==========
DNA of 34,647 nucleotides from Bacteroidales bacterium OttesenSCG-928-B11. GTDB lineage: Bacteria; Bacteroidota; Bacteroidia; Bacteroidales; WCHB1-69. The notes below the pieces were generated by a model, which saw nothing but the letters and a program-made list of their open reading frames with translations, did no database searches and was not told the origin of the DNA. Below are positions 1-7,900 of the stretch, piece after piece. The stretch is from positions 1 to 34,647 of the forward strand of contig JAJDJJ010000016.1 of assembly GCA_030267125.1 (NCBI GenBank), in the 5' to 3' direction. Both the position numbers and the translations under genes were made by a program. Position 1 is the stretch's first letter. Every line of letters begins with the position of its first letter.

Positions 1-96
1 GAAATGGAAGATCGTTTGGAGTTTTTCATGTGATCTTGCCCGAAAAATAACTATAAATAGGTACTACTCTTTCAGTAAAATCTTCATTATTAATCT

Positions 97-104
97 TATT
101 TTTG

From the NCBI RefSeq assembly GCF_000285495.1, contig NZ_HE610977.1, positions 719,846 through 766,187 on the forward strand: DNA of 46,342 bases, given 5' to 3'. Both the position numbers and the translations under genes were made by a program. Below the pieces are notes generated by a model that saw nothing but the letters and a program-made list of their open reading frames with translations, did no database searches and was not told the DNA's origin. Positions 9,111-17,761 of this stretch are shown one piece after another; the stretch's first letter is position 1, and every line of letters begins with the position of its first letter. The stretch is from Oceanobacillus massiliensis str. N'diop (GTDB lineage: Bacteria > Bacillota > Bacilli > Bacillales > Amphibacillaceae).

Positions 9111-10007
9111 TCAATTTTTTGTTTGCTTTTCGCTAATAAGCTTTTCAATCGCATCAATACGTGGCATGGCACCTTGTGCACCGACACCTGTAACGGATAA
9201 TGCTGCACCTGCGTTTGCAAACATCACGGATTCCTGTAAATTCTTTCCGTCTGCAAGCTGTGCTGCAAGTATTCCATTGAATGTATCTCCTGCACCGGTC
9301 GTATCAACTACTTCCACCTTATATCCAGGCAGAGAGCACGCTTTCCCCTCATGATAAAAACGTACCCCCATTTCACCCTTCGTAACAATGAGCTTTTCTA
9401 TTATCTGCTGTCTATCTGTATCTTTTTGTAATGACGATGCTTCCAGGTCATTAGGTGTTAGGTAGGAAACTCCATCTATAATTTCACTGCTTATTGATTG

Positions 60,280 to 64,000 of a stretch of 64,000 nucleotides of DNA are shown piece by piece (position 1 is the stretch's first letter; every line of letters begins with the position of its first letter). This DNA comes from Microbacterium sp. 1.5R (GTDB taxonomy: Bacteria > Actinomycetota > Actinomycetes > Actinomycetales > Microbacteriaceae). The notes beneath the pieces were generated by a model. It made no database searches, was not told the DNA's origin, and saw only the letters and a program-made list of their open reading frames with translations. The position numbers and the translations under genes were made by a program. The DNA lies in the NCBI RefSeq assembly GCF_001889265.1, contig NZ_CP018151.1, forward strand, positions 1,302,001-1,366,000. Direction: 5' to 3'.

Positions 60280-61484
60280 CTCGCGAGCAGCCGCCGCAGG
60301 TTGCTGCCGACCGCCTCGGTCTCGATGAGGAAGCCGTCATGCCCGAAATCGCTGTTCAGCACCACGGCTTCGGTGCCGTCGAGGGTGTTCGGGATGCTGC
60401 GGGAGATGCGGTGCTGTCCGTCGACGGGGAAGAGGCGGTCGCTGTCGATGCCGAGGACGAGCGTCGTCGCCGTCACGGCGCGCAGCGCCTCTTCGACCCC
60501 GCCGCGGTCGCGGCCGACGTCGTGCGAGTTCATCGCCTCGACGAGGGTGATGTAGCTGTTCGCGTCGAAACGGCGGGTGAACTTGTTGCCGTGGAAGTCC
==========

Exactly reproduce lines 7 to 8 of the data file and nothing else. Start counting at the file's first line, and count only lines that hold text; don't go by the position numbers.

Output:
From the NCBI RefSeq assembly GCF_000285495.1, contig NZ_HE610977.1, positions 719,846 through 766,187 on the forward strand: DNA of 46,342 bases, given 5' to 3'. Both the position numbers and the translations under genes were made by a program. Below the pieces are notes generated by a model that saw nothing but the letters and a program-made list of their open reading frames with translations, did no database searches and was not told the DNA's origin. Positions 9,111-17,761 of this stretch are shown one piece after another; the stretch's first letter is position 1, and every line of letters begins with the position of its first letter. The stretch is from Oceanobacillus massiliensis str. N'diop (GTDB lineage: Bacteria > Bacillota > Bacilli > Bacillales > Amphibacillaceae).

Positions 9111-10007